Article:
Give students with ADHD and dyslexia the chance to grow before it's too late

PUBLISHED : Sunday, 21 August, 2011, 12:00am
UPDATED : Sunday, 21 August, 2011, 12:00am


'Why am I always so slow? Just 15 minutes left and I have only just started. Great, I have another unfinished assessment. My grades are definitely going to sink after this.'

This familiar scenario never fails to occur every time I am given a literature assessment in class. No matter how well prepared I am, I always take an unusually long time to complete my work. I have extreme difficulties reading the text without messing up the order of the words. It is not as if English is a huge problem for me. I have become familiar and comfortable with it as my primary language since I transferred to an international school in second grade.

Over the years, it became clear to me that I had a problem. From time to time, I would find myself unable to focus or have any capability to process my thoughts. My teachers just thought I was lacking concentration.

Luckily before things got even worse, I was given a chance to go to a boarding school.

The turning point came in my first year, when my history teacher asked me to stay after class. He told me, with complete honesty, that my paper was 'a piece of crap' and that I should stop being so distracted in class. He was convinced that I didn't care at all, but after he saw how confused I was at his anger, he told me to go see the education counsellor.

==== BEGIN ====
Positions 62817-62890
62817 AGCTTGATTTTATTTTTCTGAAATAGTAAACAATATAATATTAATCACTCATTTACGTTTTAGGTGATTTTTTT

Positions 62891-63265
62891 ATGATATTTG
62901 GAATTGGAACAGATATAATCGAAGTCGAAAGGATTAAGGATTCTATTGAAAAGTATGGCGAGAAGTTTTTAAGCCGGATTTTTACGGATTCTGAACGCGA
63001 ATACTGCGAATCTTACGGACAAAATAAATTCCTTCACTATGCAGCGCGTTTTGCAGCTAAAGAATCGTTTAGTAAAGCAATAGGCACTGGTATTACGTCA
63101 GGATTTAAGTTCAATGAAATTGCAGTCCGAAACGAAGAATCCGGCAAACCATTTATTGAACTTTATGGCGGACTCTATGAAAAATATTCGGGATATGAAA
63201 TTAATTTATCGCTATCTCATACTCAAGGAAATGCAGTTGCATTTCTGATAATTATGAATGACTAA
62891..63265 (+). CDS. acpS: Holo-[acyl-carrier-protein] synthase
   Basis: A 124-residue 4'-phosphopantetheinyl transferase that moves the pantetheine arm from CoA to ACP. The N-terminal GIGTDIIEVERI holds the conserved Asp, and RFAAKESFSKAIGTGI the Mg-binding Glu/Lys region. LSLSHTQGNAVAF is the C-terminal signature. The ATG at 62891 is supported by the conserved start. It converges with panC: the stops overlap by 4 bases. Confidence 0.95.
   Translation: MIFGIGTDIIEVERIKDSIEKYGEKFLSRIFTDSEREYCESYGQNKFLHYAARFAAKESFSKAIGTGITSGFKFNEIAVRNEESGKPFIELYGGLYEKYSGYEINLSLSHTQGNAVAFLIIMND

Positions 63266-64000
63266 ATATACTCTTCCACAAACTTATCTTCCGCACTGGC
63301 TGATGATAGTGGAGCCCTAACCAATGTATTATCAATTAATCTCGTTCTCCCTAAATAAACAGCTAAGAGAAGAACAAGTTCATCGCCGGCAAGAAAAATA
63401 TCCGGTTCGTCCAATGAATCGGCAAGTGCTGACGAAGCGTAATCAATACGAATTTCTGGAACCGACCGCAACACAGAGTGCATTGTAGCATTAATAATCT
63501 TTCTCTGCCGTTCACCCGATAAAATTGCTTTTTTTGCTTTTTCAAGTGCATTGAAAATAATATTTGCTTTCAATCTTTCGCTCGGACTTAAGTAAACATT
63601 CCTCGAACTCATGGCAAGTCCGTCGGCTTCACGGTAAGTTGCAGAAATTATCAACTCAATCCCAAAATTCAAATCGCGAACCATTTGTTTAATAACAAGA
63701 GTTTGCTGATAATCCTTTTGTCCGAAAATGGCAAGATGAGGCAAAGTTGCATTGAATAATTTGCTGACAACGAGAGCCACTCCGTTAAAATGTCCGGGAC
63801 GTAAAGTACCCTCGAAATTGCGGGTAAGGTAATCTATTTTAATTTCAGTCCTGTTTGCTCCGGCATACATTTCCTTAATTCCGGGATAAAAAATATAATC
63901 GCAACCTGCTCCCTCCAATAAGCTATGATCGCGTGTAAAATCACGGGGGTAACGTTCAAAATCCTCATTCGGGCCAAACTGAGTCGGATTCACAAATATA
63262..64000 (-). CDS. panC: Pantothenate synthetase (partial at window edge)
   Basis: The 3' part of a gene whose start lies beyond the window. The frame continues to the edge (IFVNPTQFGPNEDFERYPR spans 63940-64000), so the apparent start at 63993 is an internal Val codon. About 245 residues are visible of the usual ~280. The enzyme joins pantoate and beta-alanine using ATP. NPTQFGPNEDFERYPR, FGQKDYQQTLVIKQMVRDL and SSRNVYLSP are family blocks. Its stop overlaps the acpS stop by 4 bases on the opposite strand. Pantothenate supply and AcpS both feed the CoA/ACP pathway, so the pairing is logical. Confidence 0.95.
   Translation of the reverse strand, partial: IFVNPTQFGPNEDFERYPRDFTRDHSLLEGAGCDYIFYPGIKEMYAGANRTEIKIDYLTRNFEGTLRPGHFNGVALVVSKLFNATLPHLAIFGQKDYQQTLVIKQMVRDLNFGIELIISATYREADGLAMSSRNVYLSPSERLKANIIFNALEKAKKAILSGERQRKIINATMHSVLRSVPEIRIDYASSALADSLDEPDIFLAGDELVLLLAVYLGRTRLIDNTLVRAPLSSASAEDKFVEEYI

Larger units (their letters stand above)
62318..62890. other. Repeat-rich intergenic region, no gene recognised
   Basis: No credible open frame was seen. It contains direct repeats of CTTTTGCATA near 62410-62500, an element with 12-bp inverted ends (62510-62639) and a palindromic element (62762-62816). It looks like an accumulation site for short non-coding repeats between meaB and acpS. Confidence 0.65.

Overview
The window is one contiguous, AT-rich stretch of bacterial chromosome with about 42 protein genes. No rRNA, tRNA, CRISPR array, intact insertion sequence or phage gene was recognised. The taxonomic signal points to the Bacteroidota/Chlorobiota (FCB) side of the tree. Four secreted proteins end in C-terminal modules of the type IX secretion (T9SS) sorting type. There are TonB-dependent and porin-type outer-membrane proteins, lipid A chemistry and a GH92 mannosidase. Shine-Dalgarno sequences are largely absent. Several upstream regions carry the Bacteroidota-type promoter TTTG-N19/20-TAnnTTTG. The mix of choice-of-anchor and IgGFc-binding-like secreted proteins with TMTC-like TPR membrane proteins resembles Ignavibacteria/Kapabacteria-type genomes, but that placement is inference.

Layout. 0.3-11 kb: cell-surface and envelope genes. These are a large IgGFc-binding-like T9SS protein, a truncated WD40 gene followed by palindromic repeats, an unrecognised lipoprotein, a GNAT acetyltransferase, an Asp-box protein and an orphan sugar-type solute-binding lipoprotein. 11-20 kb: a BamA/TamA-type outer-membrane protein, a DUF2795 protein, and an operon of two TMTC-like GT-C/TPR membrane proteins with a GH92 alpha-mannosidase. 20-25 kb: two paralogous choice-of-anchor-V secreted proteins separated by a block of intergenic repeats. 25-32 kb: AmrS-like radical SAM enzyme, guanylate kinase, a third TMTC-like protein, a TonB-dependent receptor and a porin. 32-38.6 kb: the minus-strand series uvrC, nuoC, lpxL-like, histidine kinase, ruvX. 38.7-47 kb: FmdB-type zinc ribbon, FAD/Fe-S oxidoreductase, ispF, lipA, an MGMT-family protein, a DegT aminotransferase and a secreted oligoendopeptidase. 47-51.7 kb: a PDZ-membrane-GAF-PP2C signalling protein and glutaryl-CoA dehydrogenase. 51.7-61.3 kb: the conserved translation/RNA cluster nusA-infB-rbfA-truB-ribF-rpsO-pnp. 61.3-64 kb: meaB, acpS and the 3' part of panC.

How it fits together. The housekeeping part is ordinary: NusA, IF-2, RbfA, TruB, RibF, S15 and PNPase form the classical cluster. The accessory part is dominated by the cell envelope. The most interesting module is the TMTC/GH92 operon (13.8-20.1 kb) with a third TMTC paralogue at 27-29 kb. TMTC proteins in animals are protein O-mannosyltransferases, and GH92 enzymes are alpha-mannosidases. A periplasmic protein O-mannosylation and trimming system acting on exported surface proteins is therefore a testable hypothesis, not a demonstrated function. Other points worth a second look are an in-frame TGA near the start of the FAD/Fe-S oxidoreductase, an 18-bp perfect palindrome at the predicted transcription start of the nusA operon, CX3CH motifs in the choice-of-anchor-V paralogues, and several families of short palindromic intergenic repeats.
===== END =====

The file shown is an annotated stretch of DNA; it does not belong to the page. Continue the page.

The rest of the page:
After a couple of sessions with the counsellor, I was diagnosed with dyslexia. And this summer I was also diagnosed with attention deficit hyperactivity disorder. Although these learning disabilities are common in the United States, they are mostly unheard of in Hong Kong.

I can see how I have grown as a student with proper guidance and support. My self-confidence has begun to reappear. Wanting the same for those who are ignorant of their disadvantage, I am planning an awareness campaign of such disorders throughout local high schools. I hope to use my personal experience to arouse public interest and prompt the government to improve public services in this area.

The local public health-care system lacks support for people like me. At present, the waiting time for an examination is at least one year and then patients spend another three years on the waiting list before proper treatment is offered. As a result, poor people never receive timely assistance that could make a huge difference to their lives.

Adrian Cheng, The Peak